Schizophrenia

What is Schizophrenia?

Fact: Schizophrenia is a real physical illness.

Schizophrenia

Many people do not have a clear understanding of schizophrenia. Many people hold different beliefs about it. But, we know that schizophrenia is a real physical illness. Schizophrenia has typical symptoms and signs that are recognizable in all patients with this illness.

Fiction: Schizophrenia means split personality.

Hollywood often misrepresents mental illness. One common thing you might hear is that schizophrenia means split personality. People with schizophrenia have just one personality. Their illness might cause them to hear voices or believe that someone is putting thoughts into their heads, but they still have their one and only personality.

Fact: Schizophrenia is a treatable illness.

Being diagnosed with any life long illness can be difficult to accept. But schizophrenia is a treatable illness. With medication and routine visits to your doctor, the symptoms of schizophrenia can be controlled. Once the symptoms improve, people can continue to have productive lives.

Fiction: People diagnosed with schizophrenia are crazy or mentally retarded.

People with schizophrenia are not crazy. Schizophrenia is an illness. The medical team doctors, nurses, psychologists, and social workers are treating an illness. They work with a person that has an illness. They are not treating a crazy person.

People with schizophrenia have a mental illness, but this does not mean they have mental retardation. When the symptoms of schizophrenia are at their worse, people do not think as clearly as they usually do. But after treatment and the reduction of symptoms, then their mental abilities return to their usual state.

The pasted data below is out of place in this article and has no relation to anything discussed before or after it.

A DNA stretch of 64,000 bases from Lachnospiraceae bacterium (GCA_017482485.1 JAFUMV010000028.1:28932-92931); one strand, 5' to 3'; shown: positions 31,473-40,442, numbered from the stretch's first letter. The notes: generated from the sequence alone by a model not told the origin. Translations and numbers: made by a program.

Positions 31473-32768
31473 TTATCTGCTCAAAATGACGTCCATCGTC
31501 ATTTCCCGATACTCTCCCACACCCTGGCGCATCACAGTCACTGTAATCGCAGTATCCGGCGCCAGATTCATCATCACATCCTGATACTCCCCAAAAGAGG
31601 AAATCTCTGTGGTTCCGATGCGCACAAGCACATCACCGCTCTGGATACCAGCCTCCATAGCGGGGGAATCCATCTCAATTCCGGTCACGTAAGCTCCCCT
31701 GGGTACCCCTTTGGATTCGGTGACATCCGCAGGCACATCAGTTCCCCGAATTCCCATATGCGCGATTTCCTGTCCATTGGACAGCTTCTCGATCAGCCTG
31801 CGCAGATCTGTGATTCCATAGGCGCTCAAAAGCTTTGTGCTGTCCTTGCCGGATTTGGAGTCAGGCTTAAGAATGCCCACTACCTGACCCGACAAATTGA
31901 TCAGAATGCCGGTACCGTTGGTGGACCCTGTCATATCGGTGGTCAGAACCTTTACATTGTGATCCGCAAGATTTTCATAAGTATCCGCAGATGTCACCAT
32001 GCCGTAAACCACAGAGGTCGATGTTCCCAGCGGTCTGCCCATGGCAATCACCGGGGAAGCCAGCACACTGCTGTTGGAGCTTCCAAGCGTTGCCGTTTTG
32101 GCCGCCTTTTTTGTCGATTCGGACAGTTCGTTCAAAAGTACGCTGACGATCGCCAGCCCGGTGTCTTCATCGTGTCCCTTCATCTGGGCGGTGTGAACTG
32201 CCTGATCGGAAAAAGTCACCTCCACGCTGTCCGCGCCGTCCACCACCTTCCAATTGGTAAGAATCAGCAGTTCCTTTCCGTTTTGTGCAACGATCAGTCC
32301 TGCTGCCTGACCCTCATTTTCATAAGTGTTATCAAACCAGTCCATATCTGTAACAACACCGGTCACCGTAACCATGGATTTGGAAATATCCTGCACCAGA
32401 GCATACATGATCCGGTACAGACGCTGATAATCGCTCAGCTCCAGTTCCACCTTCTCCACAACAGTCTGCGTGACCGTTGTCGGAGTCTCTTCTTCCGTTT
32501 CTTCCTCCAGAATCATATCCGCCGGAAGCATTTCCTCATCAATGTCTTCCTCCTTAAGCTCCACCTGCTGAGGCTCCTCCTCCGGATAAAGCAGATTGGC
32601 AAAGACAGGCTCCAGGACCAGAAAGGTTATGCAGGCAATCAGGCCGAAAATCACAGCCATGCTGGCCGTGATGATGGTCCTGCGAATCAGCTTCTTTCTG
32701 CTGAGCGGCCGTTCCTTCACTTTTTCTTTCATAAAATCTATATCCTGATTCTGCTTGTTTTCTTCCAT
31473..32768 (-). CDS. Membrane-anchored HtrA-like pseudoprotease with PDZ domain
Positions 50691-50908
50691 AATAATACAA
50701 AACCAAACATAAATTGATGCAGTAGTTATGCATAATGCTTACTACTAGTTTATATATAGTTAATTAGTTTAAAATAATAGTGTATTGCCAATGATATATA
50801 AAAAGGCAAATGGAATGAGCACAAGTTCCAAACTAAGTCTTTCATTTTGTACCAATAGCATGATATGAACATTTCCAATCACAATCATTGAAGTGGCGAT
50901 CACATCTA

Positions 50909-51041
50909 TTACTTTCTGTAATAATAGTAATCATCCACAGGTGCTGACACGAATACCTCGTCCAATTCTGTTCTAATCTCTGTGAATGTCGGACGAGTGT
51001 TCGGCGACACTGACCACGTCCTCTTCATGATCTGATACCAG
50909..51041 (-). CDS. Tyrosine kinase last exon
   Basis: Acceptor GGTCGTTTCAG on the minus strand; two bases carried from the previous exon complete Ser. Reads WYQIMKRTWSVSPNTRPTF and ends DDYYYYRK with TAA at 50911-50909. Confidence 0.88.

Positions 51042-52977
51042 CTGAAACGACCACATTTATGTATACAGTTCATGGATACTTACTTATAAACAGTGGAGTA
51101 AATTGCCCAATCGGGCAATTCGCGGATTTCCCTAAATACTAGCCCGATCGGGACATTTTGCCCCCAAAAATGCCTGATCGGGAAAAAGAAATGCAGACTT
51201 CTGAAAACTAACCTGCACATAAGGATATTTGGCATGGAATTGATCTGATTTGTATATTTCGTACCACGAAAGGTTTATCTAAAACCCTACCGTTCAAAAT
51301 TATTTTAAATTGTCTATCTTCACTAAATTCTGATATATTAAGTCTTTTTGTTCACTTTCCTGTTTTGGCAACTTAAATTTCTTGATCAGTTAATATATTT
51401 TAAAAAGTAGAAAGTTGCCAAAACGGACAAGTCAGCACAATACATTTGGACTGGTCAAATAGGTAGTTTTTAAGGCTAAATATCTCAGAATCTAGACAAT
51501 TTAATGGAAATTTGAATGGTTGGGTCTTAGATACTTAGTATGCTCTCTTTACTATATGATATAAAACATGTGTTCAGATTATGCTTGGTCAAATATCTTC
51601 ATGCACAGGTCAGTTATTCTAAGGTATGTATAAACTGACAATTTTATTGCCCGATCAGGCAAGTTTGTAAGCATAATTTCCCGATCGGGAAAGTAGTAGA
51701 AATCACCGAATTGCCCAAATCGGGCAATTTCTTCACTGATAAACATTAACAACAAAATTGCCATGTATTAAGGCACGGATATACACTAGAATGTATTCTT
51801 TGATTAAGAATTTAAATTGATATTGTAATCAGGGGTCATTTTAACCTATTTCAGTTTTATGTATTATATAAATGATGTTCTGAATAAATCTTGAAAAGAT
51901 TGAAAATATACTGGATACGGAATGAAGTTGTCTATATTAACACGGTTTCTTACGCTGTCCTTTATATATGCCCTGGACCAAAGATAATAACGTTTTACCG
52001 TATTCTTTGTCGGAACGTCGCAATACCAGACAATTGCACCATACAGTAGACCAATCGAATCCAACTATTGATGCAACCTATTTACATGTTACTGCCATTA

Illness of the Brain

Brain

There are a lot of false beliefs about schizophrenia. But after all the years of research and millions of dollar spent on developing treatments, we know that schizophrenia is a real physical illness. The brain chemistry and brain activity seem to be different than usual when a person is suffering from schizophrenia. Just like heart disease is an illness of the heart, and asthma is an illness of the lungs, schizophrenia is an illness of the brain.

Like other illnesses, schizophrenia:

Has diagnosable symptoms and signs

Has a physical reason for why symptoms occur

Gets better with medication

Gets worse without treatment

Can be inherited

PET Scans of the Brain

Experts don’t know exactly what causes schizophrenia, but they do know that people diagnosed with schizophrenia’s brains are often physically different and used differently than other people’s.

Mental health professionals use a tool called PET scans that shows which parts of a person’s brain are active. Often the scan is typically done when the person engages in a task such as memorizing a list of words which makes their brain active. These particular pictures are the top view of a person’s brain.